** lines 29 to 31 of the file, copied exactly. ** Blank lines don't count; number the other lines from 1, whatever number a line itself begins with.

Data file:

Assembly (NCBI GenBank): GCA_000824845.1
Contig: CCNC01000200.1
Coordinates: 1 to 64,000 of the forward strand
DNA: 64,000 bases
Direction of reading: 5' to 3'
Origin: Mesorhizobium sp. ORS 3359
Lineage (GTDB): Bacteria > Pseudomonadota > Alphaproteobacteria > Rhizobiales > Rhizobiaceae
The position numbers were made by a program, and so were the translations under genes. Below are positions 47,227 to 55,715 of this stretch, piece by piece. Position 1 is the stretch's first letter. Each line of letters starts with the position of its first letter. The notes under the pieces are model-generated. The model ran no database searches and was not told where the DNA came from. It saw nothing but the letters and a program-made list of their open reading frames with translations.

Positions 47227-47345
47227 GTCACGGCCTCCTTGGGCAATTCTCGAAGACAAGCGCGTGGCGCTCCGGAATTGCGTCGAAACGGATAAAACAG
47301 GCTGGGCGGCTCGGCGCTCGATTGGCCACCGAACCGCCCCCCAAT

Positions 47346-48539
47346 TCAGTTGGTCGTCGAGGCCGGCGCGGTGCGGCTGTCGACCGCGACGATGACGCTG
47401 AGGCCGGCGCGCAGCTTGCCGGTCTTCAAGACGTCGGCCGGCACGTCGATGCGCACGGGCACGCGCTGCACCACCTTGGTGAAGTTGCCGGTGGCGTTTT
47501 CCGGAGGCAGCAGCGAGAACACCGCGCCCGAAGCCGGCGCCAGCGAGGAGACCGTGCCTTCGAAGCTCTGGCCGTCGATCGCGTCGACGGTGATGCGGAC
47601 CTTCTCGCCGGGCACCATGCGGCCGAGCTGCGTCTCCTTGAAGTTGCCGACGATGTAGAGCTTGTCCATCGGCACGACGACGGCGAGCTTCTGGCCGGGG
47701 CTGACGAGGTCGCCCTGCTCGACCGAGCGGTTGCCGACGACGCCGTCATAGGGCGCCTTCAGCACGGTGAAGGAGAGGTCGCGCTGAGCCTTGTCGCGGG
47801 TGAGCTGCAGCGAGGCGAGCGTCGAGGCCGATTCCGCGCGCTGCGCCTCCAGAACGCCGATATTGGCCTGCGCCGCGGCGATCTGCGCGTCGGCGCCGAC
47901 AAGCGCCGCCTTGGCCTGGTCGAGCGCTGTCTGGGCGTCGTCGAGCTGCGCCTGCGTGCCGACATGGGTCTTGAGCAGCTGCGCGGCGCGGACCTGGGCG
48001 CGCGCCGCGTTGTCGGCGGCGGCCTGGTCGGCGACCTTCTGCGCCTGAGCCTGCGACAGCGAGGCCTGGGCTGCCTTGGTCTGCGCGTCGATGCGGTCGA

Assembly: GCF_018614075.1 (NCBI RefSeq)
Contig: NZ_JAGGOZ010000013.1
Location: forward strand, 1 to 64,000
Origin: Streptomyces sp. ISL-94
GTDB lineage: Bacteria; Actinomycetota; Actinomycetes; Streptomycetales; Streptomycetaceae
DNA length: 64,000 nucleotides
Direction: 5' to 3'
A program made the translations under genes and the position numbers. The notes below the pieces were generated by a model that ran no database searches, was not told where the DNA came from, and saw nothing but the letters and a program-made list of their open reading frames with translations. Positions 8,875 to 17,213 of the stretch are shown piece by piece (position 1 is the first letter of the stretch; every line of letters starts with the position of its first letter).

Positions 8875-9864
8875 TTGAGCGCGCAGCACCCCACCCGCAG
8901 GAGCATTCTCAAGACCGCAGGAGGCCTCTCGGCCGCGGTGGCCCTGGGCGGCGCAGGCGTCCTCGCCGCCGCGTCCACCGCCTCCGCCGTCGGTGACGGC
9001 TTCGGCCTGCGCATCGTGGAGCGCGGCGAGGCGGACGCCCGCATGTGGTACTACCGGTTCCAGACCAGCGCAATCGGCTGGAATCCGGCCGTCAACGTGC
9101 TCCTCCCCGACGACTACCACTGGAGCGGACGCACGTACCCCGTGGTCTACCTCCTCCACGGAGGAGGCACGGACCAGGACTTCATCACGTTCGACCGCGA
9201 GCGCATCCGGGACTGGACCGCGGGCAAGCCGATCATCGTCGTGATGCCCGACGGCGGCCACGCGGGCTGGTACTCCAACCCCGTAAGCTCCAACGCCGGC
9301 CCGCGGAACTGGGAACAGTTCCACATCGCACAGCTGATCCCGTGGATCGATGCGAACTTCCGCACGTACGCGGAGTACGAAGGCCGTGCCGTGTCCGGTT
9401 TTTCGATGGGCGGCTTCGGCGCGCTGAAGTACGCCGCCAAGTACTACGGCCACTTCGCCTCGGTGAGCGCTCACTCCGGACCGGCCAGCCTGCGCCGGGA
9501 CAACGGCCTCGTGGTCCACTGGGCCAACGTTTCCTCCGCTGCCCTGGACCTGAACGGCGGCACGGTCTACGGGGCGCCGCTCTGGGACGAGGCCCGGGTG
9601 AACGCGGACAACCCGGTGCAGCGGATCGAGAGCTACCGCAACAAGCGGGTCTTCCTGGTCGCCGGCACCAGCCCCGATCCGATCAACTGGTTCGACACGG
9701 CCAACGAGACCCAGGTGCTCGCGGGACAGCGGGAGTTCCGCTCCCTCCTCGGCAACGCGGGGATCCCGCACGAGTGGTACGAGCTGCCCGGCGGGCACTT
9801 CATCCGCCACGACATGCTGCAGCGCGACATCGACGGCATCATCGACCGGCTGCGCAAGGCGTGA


Positions 8875-9864
8875 TTGAGCGCGCAGCACCCCACCCGCAG
8901 GAGCATTCTCAAGACCGCAGGAGGCCTCTCGGCCGCGGTGGCCCTGGGCGGCGCAGGCGTCCTCGCCGCCGCGTCCACCGCCTCCGCCGTCGGTGACGGC